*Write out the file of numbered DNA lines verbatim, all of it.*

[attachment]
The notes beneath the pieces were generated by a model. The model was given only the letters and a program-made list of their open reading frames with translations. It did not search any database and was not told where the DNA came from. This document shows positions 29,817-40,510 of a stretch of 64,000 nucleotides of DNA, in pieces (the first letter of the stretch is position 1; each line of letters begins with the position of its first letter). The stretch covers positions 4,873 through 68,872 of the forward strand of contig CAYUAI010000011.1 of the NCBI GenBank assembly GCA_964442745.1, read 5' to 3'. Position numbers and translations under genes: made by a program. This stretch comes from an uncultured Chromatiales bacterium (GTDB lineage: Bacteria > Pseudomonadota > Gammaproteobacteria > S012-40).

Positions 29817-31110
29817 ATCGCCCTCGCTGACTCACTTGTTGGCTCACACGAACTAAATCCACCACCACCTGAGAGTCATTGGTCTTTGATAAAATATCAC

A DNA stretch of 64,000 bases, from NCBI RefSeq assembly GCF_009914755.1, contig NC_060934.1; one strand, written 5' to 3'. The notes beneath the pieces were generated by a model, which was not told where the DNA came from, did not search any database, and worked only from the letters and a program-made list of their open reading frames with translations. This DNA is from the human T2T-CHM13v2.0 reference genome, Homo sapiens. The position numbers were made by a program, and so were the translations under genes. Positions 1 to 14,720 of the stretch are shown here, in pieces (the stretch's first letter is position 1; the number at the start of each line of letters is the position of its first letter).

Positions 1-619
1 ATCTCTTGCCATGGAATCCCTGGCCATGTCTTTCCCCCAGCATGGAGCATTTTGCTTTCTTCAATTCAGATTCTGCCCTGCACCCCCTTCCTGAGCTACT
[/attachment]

The notes beneath the pieces were generated by a model. The model was given only the letters and a program-made list of their open reading frames with translations. It did not search any database and was not told where the DNA came from. This document shows positions 29,817-40,510 of a stretch of 64,000 nucleotides of DNA, in pieces (the first letter of the stretch is position 1; each line of letters begins with the position of its first letter). The stretch covers positions 4,873 through 68,872 of the forward strand of contig CAYUAI010000011.1 of the NCBI GenBank assembly GCA_964442745.1, read 5' to 3'. Position numbers and translations under genes: made by a program. This stretch comes from an uncultured Chromatiales bacterium (GTDB lineage: Bacteria > Pseudomonadota > Gammaproteobacteria > S012-40).

Positions 29817-31110
29817 ATCGCCCTCGCTGACTCACTTGTTGGCTCACACGAACTAAATCCACCACCACCTGAGAGTCATTGGTCTTTGATAAAATATCAC

A DNA stretch of 64,000 bases, from NCBI RefSeq assembly GCF_009914755.1, contig NC_060934.1; one strand, written 5' to 3'. The notes beneath the pieces were generated by a model, which was not told where the DNA came from, did not search any database, and worked only from the letters and a program-made list of their open reading frames with translations. This DNA is from the human T2T-CHM13v2.0 reference genome, Homo sapiens. The position numbers were made by a program, and so were the translations under genes. Positions 1 to 14,720 of the stretch are shown here, in pieces (the stretch's first letter is position 1; the number at the start of each line of letters is the position of its first letter).

Positions 1-619
1 ATCTCTTGCCATGGAATCCCTGGCCATGTCTTTCCCCCAGCATGGAGCATTTTGCTTTCTTCAATTCAGATTCTGCCCTGCACCCCCTTCCTGAGCTACT